Pro-WikiLeaks hackers attack Zimbabwe government websites

Graham Cluley
Graham Cluley
@[email protected]

Robert MugabeHacktivists have struck a blow against the regime in Zimbabwe by attacking a number of government websites. The cyber-assault appears to have been in support of newspapers who published secret cables in the ongoing WikiLeaks saga, to the annoyance of the-powers-that-be in the country.

Grace Mugabe, wife of Zimbabwe president Robert Mugabe, was recently reported to be suing a newspaper for $15 million after it published a WikiLeaks cable that claimed she has benefited from illegal diamond trading.

As news spread amongst the loosely-knit group of Anonymous hackers who support WikiLeaks, websites belonging to the Zimbabwe government and Robert Mugabe’s ZANU-PF party were hit by distributed denial-of-service (DDoS) attacks and, in the case of the Finance Ministry, defacements.

Defaced Zimbabwe government website

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The Zimbabwe government’s online portal at and the official ZANU-PF website continue to be offline, and the Finance Ministry’s website now displays a message saying it is under maintenance.

Zimbabwe Ministry of Finance down for maintenance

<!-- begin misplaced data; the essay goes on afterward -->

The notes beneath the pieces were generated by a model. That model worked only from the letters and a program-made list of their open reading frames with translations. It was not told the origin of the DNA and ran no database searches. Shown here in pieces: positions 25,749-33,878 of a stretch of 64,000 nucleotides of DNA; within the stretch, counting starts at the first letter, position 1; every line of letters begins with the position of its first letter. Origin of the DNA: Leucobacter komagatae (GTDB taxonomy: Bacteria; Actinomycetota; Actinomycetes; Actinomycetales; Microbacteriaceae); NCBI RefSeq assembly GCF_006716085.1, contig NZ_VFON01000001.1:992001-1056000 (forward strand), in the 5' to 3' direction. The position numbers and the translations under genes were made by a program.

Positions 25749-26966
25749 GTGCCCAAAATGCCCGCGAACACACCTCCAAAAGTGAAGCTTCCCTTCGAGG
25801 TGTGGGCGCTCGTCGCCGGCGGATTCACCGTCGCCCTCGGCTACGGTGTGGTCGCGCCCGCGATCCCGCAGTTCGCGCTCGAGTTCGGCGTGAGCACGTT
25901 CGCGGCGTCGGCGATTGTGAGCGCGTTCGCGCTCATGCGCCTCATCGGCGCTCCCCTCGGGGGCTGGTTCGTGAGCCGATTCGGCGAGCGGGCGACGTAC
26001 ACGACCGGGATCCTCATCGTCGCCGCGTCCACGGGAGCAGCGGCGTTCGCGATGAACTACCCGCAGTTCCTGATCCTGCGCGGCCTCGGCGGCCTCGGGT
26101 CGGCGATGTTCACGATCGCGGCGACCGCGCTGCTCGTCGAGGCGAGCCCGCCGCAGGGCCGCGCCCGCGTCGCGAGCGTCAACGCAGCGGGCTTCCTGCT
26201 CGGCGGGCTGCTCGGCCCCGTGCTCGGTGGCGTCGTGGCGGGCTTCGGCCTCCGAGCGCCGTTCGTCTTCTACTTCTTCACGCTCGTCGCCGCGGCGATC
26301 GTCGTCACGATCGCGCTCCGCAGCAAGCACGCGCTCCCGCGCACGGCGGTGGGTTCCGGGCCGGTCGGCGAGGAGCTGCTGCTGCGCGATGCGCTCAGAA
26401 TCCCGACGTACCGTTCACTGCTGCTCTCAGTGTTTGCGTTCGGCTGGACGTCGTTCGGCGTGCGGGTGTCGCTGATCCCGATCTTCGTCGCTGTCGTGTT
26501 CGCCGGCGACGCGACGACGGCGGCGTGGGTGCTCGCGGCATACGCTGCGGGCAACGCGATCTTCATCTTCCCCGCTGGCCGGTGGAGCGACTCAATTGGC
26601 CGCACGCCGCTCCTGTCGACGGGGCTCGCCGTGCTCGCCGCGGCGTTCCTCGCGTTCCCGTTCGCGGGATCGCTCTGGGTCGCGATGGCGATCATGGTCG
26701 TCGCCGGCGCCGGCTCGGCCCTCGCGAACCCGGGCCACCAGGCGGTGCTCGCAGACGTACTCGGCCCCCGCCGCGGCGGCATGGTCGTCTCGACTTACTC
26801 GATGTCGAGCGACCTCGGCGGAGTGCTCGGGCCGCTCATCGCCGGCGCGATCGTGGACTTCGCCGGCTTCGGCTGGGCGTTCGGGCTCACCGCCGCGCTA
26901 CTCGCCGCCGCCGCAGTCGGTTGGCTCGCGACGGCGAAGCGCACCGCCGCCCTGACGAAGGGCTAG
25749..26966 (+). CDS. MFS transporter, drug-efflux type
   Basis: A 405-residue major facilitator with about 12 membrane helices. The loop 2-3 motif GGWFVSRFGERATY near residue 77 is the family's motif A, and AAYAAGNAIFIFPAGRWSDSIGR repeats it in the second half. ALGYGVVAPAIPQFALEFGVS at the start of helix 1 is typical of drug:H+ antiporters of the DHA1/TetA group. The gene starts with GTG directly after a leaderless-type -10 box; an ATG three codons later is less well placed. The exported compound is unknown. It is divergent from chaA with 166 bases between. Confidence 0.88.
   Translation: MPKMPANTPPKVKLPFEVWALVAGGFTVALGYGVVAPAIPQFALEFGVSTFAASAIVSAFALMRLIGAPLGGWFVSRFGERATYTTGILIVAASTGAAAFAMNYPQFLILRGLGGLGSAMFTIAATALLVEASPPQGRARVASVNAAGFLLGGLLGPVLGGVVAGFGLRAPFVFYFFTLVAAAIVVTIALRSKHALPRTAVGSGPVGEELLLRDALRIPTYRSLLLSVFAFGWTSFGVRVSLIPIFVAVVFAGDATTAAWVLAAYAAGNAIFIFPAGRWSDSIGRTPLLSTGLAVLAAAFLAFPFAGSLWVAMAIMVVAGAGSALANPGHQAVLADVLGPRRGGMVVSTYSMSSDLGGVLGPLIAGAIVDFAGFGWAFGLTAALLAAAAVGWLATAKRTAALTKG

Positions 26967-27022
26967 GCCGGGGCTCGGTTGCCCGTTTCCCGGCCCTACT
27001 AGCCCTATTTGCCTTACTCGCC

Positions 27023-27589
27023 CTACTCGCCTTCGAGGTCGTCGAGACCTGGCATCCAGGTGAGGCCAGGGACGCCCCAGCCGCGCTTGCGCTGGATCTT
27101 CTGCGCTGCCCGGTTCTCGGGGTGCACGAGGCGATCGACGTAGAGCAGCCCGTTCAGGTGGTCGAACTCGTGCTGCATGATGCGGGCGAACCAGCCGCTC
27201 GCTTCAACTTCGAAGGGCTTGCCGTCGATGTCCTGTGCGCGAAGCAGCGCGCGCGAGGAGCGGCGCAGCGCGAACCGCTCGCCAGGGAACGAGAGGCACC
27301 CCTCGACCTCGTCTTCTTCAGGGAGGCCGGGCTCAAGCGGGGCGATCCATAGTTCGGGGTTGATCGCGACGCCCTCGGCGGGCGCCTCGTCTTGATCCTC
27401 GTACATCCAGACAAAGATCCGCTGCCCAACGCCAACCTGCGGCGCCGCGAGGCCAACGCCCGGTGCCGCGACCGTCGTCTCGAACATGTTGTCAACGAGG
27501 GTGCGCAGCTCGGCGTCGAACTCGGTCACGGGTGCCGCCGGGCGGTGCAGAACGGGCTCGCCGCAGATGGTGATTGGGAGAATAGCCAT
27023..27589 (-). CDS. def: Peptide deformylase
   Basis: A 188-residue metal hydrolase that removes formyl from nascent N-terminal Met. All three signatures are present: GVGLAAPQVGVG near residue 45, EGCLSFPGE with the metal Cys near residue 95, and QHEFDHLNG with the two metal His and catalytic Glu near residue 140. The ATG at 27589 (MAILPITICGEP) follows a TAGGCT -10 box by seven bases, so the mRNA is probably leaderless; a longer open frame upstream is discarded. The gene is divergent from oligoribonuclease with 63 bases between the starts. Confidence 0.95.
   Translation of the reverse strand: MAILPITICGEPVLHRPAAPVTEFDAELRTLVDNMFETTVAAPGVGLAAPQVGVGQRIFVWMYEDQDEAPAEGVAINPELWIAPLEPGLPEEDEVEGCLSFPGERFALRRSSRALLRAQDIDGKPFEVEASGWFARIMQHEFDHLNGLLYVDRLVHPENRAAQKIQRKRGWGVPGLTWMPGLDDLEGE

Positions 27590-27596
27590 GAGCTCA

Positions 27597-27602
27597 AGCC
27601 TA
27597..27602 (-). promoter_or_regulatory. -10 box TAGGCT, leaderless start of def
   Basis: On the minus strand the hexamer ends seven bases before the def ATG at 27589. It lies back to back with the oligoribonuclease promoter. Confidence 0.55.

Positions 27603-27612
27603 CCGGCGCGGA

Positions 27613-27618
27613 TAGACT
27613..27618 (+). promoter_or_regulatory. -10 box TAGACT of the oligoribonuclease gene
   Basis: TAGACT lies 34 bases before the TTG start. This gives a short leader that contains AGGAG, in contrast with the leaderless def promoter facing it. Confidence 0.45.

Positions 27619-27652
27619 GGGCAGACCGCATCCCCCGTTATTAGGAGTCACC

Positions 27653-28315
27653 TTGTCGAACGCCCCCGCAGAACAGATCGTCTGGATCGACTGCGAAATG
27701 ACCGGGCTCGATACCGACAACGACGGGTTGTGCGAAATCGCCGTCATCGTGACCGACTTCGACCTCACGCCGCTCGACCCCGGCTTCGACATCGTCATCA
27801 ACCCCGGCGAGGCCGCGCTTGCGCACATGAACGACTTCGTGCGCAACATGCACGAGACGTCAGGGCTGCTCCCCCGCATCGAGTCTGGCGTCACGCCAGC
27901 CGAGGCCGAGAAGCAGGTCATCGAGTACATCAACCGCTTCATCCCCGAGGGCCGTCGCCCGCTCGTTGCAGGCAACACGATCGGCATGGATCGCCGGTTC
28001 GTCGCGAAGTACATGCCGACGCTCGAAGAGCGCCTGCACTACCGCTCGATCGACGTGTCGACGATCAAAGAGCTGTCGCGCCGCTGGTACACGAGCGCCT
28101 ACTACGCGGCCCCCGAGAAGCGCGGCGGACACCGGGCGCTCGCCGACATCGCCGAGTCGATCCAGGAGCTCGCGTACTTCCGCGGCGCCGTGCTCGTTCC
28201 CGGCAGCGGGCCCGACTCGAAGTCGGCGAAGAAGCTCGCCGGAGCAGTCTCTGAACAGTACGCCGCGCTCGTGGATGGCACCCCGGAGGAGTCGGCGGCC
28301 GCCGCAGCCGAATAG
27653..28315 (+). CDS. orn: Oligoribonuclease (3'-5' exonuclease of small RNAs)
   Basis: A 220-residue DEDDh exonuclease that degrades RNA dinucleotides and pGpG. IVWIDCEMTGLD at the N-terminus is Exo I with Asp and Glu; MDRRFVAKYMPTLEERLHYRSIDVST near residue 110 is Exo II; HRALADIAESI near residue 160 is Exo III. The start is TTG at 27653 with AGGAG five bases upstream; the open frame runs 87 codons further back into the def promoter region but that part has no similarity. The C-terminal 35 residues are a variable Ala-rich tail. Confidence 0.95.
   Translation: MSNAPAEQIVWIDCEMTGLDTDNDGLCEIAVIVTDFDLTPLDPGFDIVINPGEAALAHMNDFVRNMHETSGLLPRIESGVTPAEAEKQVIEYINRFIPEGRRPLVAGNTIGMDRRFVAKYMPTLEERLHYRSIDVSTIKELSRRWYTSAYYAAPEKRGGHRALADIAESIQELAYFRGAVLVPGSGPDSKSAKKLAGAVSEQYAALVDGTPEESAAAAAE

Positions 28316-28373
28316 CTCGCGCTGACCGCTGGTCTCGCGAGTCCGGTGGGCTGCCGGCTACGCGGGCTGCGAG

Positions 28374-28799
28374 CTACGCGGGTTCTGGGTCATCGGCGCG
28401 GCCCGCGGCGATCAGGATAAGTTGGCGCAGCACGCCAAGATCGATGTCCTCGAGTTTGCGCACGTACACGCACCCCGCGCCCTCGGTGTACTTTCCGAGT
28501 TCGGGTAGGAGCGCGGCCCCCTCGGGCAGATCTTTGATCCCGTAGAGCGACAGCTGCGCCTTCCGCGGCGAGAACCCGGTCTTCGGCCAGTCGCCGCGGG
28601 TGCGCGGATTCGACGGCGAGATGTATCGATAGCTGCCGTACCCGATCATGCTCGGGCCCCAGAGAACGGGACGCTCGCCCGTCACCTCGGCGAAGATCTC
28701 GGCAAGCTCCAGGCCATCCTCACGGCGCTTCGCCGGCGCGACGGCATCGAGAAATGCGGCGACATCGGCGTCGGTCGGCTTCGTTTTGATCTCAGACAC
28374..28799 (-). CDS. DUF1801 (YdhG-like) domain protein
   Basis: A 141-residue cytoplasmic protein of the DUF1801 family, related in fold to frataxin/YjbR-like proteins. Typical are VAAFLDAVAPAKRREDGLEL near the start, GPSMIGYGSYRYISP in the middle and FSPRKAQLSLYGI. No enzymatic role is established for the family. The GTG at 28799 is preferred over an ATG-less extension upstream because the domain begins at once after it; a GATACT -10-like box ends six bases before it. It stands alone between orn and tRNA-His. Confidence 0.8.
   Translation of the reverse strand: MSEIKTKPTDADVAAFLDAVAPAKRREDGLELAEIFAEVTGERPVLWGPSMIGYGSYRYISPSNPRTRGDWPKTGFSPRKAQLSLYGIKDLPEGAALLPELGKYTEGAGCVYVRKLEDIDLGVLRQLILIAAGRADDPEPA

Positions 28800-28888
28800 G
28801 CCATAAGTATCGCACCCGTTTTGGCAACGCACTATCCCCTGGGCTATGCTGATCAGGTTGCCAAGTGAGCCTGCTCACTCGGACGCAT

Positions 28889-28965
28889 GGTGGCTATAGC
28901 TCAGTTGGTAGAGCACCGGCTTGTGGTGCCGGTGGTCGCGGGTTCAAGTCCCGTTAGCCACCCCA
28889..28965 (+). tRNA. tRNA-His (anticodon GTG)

A statement published on an Anonymous website offered an explanation for the attacks, which have been dubbed “Operation: Zimbabwe”:

We are targeting Mugabe and his regime in the ZanuPF who have outlawed the free press and threaten to sue anyone publishing wikileaks.

Although many people are deeply concerned about corruption in Zimbabwe, I am certain that internet attacks are not the answer.

It seems kind of ironic to me that the hackers – who are engaged in actions seemingly intended to be pro-WikiLeaks and which they say are in the name of free speech – are using denial-of-service attacks that by their very nature prevent others from communicating.

And don’t forget, participating in a DDoS attack is against the law in many countries.

Graham Cluley is an award-winning keynote speaker who has given presentations around the world about cybersecurity, hackers, and online privacy. A veteran of the computer security industry since the early 1990s, he wrote the first ever version of Dr Solomon's Anti-Virus Toolkit for Windows, makes regular media appearances, and is the co-host of the popular "Smashing Security" podcast. Follow him on Twitter, Mastodon, Threads, Bluesky, or drop him an email.

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